In patients who have undergone proctectomy for inflammatory bowel disease, the main problem may be a deep presacral cavity with only a small skin

Table 1. Comparison of VRAM flap use for perineal primary closure and for PPS repair

Author Primary perineal PPS repair Major flap- Healed at repair with with related 3 months

VRAM VRAM complications

[*], unreported date defect. Use of a pedicled omental graft to fill this cavity is a simple solution which does not compromise skeletal muscle bulk or function and can be more readily applied by general and colorectal surgeons than the more specialised myocutaneous flap [42, 43]. It is particularly appropriate in Crohn's disease where the rectus muscle may already have been damaged because of multiple stoma sites. The omentum may be based on the right gastroepiploic artery, in which case the left gastroepiploic close to the short gastric vessels is divided and the left side of the omentum is mobilised in order to bring the apex down to the perineum (Fig. 5).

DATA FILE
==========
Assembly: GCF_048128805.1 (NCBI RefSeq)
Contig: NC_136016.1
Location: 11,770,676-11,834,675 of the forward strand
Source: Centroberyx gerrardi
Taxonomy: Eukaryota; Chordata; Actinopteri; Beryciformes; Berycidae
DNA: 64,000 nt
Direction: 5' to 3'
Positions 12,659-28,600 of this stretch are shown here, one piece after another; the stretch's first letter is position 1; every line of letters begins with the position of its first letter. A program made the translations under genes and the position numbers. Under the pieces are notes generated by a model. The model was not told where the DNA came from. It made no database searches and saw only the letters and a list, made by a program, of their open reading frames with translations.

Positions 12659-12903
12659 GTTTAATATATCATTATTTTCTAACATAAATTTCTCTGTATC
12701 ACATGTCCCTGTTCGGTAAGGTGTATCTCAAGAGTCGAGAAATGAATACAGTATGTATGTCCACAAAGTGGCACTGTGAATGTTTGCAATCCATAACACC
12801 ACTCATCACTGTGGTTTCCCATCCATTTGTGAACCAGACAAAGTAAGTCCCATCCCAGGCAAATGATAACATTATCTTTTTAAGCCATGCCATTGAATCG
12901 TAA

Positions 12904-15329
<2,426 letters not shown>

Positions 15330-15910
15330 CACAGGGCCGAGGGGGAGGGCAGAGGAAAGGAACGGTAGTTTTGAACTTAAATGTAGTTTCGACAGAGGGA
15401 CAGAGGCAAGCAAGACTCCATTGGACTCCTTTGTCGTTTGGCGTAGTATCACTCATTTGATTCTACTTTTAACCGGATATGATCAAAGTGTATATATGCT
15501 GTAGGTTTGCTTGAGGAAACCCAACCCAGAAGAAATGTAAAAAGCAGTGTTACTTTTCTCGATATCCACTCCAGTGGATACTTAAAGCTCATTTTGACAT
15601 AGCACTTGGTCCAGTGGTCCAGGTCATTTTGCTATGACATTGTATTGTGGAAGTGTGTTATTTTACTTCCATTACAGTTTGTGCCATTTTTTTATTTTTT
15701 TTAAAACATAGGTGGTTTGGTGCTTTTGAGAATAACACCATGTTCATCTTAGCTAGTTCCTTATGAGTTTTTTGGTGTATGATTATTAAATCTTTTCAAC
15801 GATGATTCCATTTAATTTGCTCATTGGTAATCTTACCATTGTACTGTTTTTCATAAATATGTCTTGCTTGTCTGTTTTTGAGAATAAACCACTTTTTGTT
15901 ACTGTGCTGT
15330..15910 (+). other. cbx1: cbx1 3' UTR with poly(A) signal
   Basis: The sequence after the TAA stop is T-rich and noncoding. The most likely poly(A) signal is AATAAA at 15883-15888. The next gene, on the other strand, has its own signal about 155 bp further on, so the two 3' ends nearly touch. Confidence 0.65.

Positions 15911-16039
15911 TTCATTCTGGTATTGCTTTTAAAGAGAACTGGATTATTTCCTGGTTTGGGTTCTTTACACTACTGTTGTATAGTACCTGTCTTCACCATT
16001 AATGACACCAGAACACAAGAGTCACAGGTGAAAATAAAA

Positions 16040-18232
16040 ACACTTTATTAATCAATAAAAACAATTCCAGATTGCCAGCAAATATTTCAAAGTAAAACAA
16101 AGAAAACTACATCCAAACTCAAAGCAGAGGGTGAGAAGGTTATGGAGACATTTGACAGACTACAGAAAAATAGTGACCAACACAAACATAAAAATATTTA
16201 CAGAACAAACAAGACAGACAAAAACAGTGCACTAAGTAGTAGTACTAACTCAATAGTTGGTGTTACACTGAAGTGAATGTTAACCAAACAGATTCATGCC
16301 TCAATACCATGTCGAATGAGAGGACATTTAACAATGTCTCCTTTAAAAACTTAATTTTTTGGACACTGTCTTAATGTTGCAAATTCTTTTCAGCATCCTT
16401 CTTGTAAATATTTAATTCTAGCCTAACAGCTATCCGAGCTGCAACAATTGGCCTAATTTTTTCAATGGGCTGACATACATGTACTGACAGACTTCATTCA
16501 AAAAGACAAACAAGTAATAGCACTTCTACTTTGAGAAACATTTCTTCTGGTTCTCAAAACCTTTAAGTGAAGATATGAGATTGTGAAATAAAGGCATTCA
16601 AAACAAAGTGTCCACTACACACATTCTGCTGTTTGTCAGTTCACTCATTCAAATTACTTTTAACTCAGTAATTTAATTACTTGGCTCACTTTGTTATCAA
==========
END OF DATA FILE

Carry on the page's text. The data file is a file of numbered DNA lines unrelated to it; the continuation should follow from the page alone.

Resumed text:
In some cases, to allow a longer pedicle, the omental flap can be obtained on the left gastroepiploic artery, dividing the right gastroepiploic at the level of the second portion of the duodenum [16]. For Bell et al. [34], primary closure over a pedicled omentoplas-ty is the standard practice for perineal wound repair following APR. Radice et al. [41] employed primary perineal wound closure with or without an omental pedicle graft for pelvic space obliteration, followed by delayed myocutaneous flap advancement as required for wound complications, after resection of locally advanced pelvic malignancies. Pujol [44], in a multicentre study, reported 100% success utilising epiploonplasty in 28 abdominoperineal resections and 32 pelvectomies. Brough et al. [45], in a series of ten cases with a persistent sinus after previous proc-tectomy, used a plug of greater omentum (two cases), a muscle plug using the rectus abdominis muscle (two cases) and a full myocutaneous flap based on the rectus abdominis muscle where there was considerable loss of perineal skin (six cases). Complications of omentoplasty include haemorrhage, infarction, causing peritonism, intestinal obstruction and per-ineal hernia. Reoperation for omentoplasty-related complications is required in 0-7% of patients [42,43, 46].

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